A few months ago, the latest major version of vim, which has been in development for a few years, was released. The new vim 7.0 still retains the same interface and commands as previous vim versions, but contains a number of new and very useful features.
The first is spell-checking. Those using vim to edit text documents like man pages or as an editor for an e-mail client (i.e., mutt) will really appreciate the fact that you can now perform spell-checking within vim.
To enable the feature, type :set spell in command mode. Any spelling mistakes will be highlighted red on the screen and any capitalization errors will be noted in blue. To jump forward and backward to misspelled words use [s and ]s respectively. [S and ]S can be used to omit capitalization errors and just jump to words spelled wrong.
If vim highlights a correctly spelled word, such as your name or company name, you can use the zg command to add the word to the spelling list. Likewise, when you have the cursor on a misspelled word, type z= to obtain a list of possible correct spellings.
In order to use the zg command (and the zw command to reverse additions made by zg), you'll need to edit your ~/.vimrc file to add the following:
The first sets the location of where words added by zg get placed. The second ensures your chosen language for spelling is always set.
Another new option is vim's support for tabs. This is quite handy when you want to edit multiple files at one time—a feature that is nearly standard in most GUI text editors these days.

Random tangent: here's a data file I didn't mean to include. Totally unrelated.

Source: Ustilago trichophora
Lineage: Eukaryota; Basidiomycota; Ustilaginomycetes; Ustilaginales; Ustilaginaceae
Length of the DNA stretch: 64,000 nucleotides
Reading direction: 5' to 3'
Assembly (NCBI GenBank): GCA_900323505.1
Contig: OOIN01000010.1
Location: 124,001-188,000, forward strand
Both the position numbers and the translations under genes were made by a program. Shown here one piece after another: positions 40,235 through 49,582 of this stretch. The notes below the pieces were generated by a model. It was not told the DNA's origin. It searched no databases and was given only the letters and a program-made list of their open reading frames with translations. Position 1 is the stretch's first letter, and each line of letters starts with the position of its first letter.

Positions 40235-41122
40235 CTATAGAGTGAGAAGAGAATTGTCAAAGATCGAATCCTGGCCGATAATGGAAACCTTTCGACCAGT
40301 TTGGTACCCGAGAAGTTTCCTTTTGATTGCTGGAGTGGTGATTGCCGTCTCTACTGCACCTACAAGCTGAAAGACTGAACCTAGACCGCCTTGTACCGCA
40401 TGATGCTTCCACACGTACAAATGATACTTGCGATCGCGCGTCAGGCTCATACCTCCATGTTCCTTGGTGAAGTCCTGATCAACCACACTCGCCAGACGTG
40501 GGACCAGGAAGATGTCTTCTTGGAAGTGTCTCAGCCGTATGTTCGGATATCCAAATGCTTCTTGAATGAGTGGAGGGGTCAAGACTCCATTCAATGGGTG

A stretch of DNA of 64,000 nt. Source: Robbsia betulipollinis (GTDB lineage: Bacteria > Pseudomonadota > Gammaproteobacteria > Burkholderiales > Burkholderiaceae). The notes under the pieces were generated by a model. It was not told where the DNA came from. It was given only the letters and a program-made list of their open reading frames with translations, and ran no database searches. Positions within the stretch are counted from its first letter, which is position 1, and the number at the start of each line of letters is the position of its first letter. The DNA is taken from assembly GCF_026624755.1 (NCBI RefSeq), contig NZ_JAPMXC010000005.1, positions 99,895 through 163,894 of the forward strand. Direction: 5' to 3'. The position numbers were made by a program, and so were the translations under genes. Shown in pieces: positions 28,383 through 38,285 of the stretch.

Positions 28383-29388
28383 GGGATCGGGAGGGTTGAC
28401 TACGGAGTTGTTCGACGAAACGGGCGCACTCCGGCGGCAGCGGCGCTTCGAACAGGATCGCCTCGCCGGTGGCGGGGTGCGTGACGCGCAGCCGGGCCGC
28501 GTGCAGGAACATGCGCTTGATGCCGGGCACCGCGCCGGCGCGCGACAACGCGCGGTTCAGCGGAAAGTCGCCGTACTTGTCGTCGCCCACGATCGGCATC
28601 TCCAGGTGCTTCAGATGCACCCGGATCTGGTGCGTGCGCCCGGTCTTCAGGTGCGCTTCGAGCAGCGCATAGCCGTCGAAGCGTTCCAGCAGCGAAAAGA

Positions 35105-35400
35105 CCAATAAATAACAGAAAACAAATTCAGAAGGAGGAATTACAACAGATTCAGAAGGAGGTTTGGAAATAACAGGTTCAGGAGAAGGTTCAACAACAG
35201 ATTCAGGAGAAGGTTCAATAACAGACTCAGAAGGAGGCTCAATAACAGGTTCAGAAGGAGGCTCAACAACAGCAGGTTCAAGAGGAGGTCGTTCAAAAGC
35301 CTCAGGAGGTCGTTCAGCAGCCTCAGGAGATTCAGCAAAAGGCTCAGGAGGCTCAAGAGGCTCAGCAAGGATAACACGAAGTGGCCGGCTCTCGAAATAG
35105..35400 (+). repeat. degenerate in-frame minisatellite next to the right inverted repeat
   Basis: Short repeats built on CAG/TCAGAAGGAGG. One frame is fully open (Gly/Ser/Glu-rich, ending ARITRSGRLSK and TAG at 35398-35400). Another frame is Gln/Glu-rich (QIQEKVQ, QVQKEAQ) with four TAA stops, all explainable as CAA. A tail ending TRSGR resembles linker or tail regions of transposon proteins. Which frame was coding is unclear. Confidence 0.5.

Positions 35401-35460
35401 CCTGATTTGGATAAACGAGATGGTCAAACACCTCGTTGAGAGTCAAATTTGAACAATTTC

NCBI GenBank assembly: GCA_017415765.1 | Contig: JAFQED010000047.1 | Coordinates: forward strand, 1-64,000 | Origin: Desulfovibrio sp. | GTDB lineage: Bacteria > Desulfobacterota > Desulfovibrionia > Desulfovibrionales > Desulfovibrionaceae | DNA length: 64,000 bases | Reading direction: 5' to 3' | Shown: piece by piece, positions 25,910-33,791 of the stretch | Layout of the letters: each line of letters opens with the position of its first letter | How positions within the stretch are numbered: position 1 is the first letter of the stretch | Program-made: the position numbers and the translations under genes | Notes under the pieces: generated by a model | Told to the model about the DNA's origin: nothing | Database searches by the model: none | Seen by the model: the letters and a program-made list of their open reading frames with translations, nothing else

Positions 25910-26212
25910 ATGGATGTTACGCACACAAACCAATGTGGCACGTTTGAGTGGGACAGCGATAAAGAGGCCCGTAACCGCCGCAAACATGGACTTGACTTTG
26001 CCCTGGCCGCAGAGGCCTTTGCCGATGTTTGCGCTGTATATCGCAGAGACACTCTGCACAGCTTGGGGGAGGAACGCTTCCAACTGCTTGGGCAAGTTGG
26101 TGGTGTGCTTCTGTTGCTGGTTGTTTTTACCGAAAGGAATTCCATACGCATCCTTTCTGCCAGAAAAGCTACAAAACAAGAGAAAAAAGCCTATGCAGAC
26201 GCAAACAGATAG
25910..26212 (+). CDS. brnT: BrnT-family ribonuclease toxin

To open a file in another tab, use :tabe filename in command mode. At the top of the screen is the tab "bar" which lists the different files that are opened in other tabs. The highlighted file is the one currently being edited. Use :tabp and :tabn to move to a previous or next tab respectively, or :tabr and :tabl to go to the beginning and last tabs.
Other improvements to vim include code completion for a number of programming and scripting languages, undo branches for deletions, the ability to edit remote files and view remote directories, improved Unicode support, and more. If you're currently using vim, you'll definitely want to upgrade to vim7.
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Vincent Danen works on the Red Hat Security Response Team and lives in Canada. He has been writing about and developing on Linux for over 10 years and is a veteran Mac user.